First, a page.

The new hybrid medicine room at Stanford (Calif.) Hospital & Clinics represents a "quantum leap up" in medical treatment. It provides many critical benefits that address patient safety as well as physician and medical staff efficiency and precision for diagnostic and OR services.

That's the glowing assessment of the hybrid room's capabilities by Robert Dodd, M.D., a neurosurgeon and interventional neuroradiologist at Stanford. He served an important role in helping to design the room, which cost about $9 million to build and equip.

The room is designed so that a patient can be diagnosed and treated with either surgery or the latest vascular interventional procedures in an environment as sterile as an OR, and that also includes the latest high-tech cath lab imaging equipment.

"What makes it hybrid is the ability to do both surgical and interventional radiology procedures, so it has the advanced imaging equipment complete with biplane imaging systems," says Shelly Reynolds, R.N., Stanford's director of cath-lab interventional services.

"It's also set up as a traditional OR suite so the patient does not need to go two places to have one complete procedure. The patient can have an entire procedure performed in one location under one general anesthesia," she says.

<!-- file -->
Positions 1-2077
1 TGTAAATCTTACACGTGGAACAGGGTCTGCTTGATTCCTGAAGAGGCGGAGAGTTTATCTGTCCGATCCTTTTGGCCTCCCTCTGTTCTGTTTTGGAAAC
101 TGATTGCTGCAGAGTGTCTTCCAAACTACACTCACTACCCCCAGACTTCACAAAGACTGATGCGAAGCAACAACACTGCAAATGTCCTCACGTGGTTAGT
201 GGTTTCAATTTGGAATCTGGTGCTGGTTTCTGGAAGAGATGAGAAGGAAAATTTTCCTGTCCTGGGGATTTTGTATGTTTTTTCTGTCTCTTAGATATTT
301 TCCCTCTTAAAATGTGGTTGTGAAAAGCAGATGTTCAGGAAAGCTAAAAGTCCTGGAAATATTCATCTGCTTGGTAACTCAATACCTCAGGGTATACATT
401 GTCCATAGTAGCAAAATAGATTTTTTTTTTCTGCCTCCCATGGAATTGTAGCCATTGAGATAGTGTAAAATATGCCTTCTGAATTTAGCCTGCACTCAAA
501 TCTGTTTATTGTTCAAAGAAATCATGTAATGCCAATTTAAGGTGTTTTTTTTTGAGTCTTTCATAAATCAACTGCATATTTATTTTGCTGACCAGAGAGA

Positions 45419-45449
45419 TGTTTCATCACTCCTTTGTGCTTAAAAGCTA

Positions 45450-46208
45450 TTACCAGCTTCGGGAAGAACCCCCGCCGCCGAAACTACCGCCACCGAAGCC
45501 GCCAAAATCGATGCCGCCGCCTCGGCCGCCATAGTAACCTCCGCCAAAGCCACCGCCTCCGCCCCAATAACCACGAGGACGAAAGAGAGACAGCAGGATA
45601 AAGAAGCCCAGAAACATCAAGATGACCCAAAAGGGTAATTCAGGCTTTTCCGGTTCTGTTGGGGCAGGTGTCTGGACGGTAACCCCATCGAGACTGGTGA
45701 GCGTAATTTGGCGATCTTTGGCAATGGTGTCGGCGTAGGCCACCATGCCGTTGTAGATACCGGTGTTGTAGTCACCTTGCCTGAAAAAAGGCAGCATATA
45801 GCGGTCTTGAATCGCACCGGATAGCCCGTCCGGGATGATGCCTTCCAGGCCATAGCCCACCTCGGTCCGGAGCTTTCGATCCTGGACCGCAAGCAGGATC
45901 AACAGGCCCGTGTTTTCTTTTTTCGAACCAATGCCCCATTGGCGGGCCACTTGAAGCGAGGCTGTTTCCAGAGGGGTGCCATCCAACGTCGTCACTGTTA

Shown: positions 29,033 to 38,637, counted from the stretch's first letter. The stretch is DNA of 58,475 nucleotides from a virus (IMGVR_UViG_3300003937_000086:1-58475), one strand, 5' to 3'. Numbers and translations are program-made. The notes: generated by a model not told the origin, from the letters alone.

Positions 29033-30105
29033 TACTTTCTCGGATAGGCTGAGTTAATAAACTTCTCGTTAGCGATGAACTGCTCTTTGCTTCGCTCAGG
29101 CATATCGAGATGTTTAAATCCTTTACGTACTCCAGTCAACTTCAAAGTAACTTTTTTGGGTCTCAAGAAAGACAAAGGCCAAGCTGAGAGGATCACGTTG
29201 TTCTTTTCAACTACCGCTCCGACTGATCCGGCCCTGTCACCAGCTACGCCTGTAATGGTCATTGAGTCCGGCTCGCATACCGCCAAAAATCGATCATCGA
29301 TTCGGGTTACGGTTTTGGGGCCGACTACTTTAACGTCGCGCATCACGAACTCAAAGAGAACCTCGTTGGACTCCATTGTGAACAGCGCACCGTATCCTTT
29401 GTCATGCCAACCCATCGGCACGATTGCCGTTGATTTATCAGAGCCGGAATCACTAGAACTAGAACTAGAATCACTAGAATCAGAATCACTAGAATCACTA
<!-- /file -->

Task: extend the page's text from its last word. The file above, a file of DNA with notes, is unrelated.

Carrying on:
Under the old system a patient who had undergone surgery or a procedure and the entire medical team would move to a cath lab where doctors would verify the results of the surgery with imaging equipment and then possibly move back to the OR.

Moving the patient back and forth could take an entire day instead of only a few hours as it does in the hybrid room, says Dodd. It also eliminates the need to anesthetize a second time, says Reynolds.

The hybrid room was designed to allow collaboration between specialists in neurosurgery and neuroradiology. The centerpiece of the new space is a stereoscopic biplane digital subtraction angiography system that captures 3-D quality video images of the patient's brain. The equipment costs about $2 million, says Reynolds.

The improved detail enhances patient safety as well as diagnosis and treatment. "Combined with live fluoroscopy, the newer angiographic hardware and software in the room projects a fully dimensional image that reconstructs a patient's arterial system," says Michael Marks, M.D., chief of interventional neuroradiology. "We can understand anatomy better and navigate more precisely."

The hybrid room also features extra space to accommodate the imaging equipment as well as medical staff from the surgical team and the cath lab team at the same time, says Reynolds. The standard OR is 600 square feet, but the hybrid room is 800 square feet.